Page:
The extent of Private Supplementary Tutoring (PST) upon higher education has received little attention in the academic literature. This study endeavours to discover the extent of the PST phenomenon and the socioeconomic determinants behind the demand for it amongst students in science-related disciplines at Kuwait University (KU).
A quantitative research paradigm was employed. By using a questionnaire survey method, data was collected from 475 participating students from twelve different colleges at KU. The questionnaires were analyzed using SPSS.
The findings showed that 50.1% of students employing PST in KU to some extent. The study also found that PST is more important in certain subjects than others. The students and/or their families also bear the cost of these extra educational expenses. The findings also indicated that a college student’s gender, the academic year of study, university allowance, alternative income sources, family financial status and monetary support all play a statistically significant role in whether they receive PST.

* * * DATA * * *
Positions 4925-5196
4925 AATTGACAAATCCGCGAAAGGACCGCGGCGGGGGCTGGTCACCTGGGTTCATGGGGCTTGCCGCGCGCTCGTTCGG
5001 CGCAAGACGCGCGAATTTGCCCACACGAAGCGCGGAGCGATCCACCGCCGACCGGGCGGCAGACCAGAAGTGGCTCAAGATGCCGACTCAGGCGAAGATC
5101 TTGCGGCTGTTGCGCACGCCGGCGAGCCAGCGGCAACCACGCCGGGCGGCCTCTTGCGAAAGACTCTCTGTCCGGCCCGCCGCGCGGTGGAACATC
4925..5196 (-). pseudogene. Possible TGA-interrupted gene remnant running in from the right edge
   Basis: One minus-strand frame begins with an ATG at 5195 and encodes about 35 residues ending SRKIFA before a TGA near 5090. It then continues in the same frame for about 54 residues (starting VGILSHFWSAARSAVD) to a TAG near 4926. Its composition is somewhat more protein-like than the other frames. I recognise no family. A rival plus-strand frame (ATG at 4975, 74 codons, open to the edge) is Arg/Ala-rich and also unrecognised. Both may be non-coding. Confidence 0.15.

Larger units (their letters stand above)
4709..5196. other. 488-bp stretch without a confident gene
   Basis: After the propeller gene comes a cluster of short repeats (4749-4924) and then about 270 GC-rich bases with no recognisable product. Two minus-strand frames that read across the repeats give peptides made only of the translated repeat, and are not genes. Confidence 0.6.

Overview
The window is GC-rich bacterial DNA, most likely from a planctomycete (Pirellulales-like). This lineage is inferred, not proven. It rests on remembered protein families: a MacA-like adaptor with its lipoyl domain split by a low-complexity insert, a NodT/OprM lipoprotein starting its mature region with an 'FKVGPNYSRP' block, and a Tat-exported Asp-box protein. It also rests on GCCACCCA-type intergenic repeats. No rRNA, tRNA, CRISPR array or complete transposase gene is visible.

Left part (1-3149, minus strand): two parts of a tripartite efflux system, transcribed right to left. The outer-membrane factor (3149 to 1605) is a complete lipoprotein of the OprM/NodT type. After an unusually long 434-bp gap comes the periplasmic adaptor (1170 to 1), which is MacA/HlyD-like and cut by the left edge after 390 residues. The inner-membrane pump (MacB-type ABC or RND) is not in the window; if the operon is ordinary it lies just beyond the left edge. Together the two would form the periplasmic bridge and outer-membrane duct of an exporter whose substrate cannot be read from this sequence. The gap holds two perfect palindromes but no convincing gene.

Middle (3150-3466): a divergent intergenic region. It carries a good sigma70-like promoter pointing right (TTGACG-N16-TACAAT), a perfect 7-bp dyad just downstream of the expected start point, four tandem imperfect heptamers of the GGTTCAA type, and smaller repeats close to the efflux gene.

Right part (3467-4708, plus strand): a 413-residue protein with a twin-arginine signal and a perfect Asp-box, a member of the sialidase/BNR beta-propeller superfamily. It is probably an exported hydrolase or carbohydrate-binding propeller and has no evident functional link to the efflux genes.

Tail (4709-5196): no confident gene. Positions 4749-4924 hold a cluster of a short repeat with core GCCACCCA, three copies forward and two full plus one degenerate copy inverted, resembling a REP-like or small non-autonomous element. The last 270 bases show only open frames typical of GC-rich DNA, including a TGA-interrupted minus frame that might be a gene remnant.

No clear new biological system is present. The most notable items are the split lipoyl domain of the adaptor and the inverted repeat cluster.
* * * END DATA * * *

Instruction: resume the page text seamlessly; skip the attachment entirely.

deeper analysis of these factors, which underly the demand for PST, may offer a better understanding of its role in higher education, the functionality of higher education as a whole, and the effects of current policy and the political landscape.
While significant attention has been given to PST in K-12 education over the last few decades, this study is extended significantly into the as-yet uncharted waters of higher education. This study focused on PST in higher education and the socioeconomic determinants behind its demand.
Alazmi, M. and Alazmi, A.A. (2021), "Private supplementary tutoring at higher education in Kuwait: a socioeconomic study", Journal of Applied Research in Higher Education, Vol. 13 No. 2, pp. 388-403. https://doi.org/10.1108/JARHE-12-2019-0324
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